The disastrous consequences which result from chronic catarrhal colitis are not confined to the colon. The disease often extends to the small intestine. In aggravated cases the accumulation in the cecum becomes so great that the ileocecal valve is dilated to such an extent that the contents of the cecum and small intestine intermingle. The very perfect valve arrangement provided by Nature at the junction of the small intestine with the colon, which is rendered still more effective by a sphincter muscle placed just above it, is evidently intended to prevent any possible return of matters from the colon to the small intestine. In the small intestine the presence of carbohydrates prevents the growth of putrefactive organisms, by encouraging the formation of acids. In the colon, however, especially when there is stasis or accumulation of fecal matters, the delay permits the complete absorption of starch and sugar, so that there is no material to encourage the acid-forming bacteria, and the poison-forming microbes, being unhindered, undergo rapid development, and greatly increase in virulence, finding always plenty of food material in the mucus, bile, and other intestinal secretions, as well as the larger or smaller quantities of food protein which remains undigested or unabsorbed. When these dangerous microbes are carried into the small intestine, they may continue to develop and gradually work their way up the intestine.

The cecum becomes dilated and distorted in shape, because of the weakening of its walls in consequence of the undue accumulation of its contents. The cecum may be so dilated and stretched that it is found far over toward the left side of the body, or lying deep down in the pelvis. The damaged ileocecal valve no longer controls the opening between the small intestine and the colon. The feces are no longer found exclusively in the colon. The small intestine may for several feet be filled with fecal matters of the consistency of putty, such as are normally found only in the transverse colon and beyond.

Putrefaction of the contents of the small intestine is a very much more serious matter than putrefaction in the colon, for the reason that the small intestine is much more richly supplied with absorbents, and is also less prepared to defend itself against the attacks of the virulent miscrobes which are always present in connection with putrefactive processes.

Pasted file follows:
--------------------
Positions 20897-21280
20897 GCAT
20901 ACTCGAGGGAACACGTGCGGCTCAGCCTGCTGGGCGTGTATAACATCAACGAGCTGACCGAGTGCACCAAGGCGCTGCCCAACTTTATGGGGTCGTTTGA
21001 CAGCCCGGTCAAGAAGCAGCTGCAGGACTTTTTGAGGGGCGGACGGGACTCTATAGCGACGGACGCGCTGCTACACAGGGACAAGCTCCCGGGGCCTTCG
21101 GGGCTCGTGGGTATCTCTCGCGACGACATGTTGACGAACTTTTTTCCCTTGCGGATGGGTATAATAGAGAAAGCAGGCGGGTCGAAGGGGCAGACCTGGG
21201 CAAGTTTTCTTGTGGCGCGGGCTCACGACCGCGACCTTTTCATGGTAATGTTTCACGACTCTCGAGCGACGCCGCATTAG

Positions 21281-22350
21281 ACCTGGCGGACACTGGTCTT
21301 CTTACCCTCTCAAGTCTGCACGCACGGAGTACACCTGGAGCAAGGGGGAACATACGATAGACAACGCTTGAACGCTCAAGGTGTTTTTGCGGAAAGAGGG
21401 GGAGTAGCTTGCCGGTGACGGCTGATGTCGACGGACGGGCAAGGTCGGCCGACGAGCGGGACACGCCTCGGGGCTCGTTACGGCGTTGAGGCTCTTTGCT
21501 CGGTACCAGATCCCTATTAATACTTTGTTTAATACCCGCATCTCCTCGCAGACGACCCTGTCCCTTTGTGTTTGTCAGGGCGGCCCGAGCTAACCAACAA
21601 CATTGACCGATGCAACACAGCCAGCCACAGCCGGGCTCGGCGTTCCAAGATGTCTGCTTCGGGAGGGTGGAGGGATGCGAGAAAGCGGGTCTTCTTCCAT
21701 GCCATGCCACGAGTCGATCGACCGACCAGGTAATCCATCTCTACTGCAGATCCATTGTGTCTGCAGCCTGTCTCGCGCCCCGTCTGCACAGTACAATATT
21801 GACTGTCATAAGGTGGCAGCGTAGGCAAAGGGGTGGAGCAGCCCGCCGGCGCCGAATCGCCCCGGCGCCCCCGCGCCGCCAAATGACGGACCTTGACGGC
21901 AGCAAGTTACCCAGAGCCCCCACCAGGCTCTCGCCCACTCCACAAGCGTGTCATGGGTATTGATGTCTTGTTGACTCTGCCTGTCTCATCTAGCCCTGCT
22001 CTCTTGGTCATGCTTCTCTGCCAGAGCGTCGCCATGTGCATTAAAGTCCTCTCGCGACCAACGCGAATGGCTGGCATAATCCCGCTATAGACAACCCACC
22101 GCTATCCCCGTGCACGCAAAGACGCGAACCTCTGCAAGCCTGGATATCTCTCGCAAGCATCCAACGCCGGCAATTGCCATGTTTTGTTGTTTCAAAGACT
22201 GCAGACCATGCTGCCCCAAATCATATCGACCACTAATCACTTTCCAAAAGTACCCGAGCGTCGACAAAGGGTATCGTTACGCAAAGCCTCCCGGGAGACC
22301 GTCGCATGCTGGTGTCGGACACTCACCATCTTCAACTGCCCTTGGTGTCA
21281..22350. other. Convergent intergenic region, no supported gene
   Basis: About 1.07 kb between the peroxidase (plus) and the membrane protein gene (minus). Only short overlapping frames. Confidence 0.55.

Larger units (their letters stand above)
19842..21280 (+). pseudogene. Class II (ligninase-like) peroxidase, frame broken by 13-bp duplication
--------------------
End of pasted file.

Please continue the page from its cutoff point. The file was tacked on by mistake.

This infection of the small intestine with fecal matters introduces a whole series of troubles which unfold as the infection ascends along the intestine. The ascending infection finally reaches the duodenum, which not infrequently becomes the seat of a chronic catarrhal condition, the result of which may be ulceration. Observations of Moynihan and others have shown that duodenal ulcer is three or four times as frequent as ulcer of the stomach. Pain occurring three or four hours after meals is very frequently due to duodenal ulcer. From the duodenum, infection often travels through the bile ducts to the liver and the gall bladder. Chronic infection of the gall bladder and gall stones are thus developed. The infection may also ascend the pancreatic duct, which is closely associated with the bile duct, and may cause chronic inflammation of the pancreas, one of the results of which may be diabetes. From observations recently made respecting the causes of diabetes it is probable that inflammation of the pancreas arising in this way is among the most common causes of this disease. Observations made in the X-ray department of the Battle Creek Sanitarium indicate that the ileocecal valve is usually incompetent in diabetes. This is a most significant fact. The ileocecal valve protects the small intestine from infection; when it becomes incompetent, there is nothing to prevent the development of an ascending infectious process, which may bring about all of the conditions above mentioned.